Identity Crisis

by Boondocker

Judge's Note: I was grinning like an idiot as I read this story. The author has so nicely captured the essence of Winterhawk, his mannerisms, his way of speaking and of handling situations, his sense of humor was a true joy to read. I also quite liked the way the author managed to work it so 'Hawk didn't have his full powers at his disposal. A first-rate (and first-place) story!

The worst thing about being ill, Alastair Stone had decided, was the way it sapped your energy. Or perhaps it was the way it made magic so bloody difficult to work. Or was it the relentlessly dripping nose? Regardless of which facet of his flu was most detrimental, their combined effects were making him miserable. And last night’s events interrupting his sleep didn’t help at all. All in all, Stone simply didn’t feel himself. Which is rather unfortunate, he mused grumpily, as I was quite comfortable in that role.

Sighing heavily for what must have been the hundredth time since he became sick, Stone tapped the remote that rested in his lap. His telecom was instantly alive, displaying myriad options. Making a half-hearted attempt to arrange himself presentably, Stone sat up straight in his high-backed chair and activated one of the presets on the phone.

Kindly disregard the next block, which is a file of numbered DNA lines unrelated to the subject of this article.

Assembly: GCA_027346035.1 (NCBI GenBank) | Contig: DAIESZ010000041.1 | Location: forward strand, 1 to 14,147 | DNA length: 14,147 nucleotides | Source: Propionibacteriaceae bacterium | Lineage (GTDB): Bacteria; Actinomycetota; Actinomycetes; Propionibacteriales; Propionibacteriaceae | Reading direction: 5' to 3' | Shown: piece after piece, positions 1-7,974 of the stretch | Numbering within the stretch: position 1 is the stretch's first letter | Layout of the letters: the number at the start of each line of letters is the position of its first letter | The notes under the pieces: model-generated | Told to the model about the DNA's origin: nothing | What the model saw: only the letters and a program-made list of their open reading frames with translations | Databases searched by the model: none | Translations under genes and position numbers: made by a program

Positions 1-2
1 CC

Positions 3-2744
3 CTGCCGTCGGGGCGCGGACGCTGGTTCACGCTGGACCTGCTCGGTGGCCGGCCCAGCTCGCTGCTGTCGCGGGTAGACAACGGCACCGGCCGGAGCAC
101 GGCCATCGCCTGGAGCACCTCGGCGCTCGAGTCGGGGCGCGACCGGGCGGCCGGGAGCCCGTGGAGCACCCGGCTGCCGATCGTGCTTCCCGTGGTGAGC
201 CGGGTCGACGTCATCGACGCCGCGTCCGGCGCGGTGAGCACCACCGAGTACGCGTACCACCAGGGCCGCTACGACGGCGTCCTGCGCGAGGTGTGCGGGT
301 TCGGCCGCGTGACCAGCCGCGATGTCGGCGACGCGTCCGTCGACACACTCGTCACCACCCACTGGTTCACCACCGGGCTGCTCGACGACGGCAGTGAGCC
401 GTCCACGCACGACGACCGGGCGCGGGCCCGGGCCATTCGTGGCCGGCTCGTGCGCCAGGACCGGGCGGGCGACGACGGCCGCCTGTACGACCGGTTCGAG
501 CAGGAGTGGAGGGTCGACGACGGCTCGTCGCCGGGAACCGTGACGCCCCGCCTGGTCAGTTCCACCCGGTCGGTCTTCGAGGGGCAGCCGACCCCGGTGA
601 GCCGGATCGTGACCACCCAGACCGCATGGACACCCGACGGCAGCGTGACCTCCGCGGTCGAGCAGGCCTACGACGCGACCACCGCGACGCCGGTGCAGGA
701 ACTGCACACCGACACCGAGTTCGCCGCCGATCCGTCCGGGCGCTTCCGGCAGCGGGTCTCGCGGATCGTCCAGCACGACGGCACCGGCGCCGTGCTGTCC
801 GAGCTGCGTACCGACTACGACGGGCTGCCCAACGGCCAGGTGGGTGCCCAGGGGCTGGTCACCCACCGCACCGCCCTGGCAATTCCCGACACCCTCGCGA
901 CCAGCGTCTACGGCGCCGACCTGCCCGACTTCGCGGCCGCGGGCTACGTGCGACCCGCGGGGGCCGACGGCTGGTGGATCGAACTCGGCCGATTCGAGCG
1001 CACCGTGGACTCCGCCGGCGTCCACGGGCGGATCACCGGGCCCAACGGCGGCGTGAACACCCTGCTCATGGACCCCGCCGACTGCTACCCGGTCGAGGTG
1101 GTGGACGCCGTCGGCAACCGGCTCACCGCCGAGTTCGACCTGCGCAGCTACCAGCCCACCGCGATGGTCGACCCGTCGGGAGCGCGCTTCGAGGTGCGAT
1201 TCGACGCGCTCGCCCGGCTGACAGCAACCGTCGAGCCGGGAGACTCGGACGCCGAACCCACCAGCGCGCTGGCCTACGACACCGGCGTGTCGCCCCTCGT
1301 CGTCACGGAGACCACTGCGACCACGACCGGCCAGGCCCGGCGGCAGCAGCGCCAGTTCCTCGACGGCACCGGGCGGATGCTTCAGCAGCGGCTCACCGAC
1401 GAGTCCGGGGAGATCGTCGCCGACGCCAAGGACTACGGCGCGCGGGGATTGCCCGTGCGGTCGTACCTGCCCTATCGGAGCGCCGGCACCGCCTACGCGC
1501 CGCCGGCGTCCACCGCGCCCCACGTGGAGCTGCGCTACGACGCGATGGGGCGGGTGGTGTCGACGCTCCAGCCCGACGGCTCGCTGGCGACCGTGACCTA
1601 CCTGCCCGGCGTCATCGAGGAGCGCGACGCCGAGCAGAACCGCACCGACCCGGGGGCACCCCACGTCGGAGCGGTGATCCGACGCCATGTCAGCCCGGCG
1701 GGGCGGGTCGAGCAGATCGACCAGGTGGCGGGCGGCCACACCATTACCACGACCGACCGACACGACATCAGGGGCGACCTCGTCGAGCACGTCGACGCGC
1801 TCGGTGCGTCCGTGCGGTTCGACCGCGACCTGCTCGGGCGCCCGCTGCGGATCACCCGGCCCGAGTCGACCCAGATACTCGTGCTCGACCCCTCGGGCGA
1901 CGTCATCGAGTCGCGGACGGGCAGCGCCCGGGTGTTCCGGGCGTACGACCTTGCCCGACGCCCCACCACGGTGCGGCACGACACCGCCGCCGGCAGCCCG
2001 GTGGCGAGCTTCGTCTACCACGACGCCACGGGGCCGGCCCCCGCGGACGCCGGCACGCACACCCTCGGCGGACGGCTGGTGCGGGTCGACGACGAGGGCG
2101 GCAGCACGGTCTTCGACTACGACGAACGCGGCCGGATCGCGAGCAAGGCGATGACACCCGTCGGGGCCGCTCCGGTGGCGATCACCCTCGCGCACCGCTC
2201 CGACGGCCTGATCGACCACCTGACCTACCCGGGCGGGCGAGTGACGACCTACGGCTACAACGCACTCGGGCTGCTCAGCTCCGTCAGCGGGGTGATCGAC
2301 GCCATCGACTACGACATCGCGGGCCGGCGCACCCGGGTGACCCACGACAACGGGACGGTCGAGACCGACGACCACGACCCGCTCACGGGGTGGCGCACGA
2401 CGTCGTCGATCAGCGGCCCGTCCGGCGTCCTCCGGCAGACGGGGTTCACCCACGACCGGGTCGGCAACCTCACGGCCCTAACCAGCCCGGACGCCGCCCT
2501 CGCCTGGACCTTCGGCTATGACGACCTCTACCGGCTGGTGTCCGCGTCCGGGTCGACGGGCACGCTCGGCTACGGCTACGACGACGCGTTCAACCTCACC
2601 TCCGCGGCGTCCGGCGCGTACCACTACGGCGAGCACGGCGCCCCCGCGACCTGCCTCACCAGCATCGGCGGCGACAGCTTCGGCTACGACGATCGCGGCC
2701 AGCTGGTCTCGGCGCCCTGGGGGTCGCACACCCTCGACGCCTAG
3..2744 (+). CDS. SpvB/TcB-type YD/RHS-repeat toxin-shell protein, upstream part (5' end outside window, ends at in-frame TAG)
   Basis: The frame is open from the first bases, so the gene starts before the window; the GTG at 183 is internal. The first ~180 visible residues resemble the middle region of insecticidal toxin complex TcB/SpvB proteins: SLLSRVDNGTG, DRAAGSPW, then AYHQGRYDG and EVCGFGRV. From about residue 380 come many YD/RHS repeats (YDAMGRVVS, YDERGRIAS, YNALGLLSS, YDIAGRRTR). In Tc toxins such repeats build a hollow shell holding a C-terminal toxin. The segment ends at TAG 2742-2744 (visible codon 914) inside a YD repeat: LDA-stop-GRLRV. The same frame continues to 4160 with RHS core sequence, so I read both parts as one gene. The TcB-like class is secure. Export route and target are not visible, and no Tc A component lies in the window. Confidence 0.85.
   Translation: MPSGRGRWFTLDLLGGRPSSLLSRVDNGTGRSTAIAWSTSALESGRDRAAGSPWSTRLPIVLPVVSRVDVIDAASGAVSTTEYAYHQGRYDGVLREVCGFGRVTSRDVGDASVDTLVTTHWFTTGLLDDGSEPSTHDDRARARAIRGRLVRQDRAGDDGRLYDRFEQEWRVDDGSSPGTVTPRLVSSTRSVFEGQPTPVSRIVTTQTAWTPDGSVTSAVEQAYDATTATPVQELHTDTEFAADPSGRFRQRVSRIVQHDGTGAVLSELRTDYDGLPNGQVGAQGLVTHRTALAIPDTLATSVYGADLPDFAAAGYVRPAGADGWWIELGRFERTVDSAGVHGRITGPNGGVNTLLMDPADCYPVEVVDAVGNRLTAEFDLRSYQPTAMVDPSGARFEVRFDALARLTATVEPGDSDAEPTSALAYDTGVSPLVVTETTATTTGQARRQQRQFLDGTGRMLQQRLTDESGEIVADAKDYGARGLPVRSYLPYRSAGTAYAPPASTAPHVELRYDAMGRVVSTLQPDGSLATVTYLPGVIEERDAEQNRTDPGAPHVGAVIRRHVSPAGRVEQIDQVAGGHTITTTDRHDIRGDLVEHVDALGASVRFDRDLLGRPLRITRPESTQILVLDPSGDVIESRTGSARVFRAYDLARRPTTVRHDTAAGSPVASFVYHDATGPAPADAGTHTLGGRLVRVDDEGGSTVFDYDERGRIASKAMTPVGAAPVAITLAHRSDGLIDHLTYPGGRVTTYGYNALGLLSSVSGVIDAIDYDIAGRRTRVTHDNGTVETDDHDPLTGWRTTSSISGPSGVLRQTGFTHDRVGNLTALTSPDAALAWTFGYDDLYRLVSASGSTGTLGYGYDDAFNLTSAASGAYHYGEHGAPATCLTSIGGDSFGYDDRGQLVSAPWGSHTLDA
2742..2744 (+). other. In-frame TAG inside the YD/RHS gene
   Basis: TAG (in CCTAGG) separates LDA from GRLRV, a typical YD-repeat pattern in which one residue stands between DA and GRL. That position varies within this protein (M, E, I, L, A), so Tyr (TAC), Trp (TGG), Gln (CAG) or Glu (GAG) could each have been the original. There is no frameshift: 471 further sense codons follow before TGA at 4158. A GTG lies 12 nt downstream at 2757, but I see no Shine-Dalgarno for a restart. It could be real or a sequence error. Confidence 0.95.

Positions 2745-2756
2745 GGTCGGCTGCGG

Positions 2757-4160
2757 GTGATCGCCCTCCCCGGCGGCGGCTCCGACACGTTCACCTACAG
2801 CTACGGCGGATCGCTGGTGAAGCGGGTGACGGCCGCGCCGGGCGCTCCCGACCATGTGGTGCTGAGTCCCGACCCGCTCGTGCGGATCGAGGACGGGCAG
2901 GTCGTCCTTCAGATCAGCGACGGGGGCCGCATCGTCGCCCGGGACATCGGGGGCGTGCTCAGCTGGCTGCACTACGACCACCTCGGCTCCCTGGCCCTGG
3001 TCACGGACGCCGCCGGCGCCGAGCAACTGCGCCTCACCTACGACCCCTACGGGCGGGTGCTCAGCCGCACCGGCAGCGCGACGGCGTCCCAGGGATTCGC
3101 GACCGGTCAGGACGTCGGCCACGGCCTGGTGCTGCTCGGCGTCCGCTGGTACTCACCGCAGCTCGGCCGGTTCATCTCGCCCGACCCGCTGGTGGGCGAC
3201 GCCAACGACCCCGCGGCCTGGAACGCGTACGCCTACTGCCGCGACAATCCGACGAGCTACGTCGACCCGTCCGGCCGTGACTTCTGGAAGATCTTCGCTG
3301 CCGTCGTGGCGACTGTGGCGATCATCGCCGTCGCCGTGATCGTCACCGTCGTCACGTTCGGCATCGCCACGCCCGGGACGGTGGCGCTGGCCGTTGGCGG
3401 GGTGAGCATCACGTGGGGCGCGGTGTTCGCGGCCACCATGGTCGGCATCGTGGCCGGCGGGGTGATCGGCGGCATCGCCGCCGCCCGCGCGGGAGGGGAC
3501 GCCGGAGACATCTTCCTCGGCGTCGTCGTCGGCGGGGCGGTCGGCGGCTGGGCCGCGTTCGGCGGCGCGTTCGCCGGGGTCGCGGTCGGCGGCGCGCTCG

There was a brief delay that tried his patience, but almost immediately the telecom made the connection. Instead of an image of the receiving party, however, he was greeted with the standard British Telecom splash screen, and a mellow, female voice attempting to coerce him into leaving a message.

“Yes, yes, for god’s sake get on with it,” Stone growled miserably. As soon as the automated message was finished, Stone started in with his own. “Doctor Wells, this is Alistair Stone. I was just, er, wondering how you’ve been faring...I haven’t seen you since you left the University back in 2058.” To his exasperation, he was forced to pause as he cleared his throat as unobtrusively as possible. “P’raps you’d give me a ring back. Cheers.” Jabbing the disconnect button on the remote, Stone sniffled heavily and cursed the evasive nature of his message. But as he blew his nose he reassured himself that it was probably the most tactful way to approach the situation. After all, he thought, one can’t very well phone up a colleague and say, “Hello there old chap...saw your ghost the other night and wondered if you were dead, by any chance. Terribly sorry if that’s the case, give my regrets to the family.”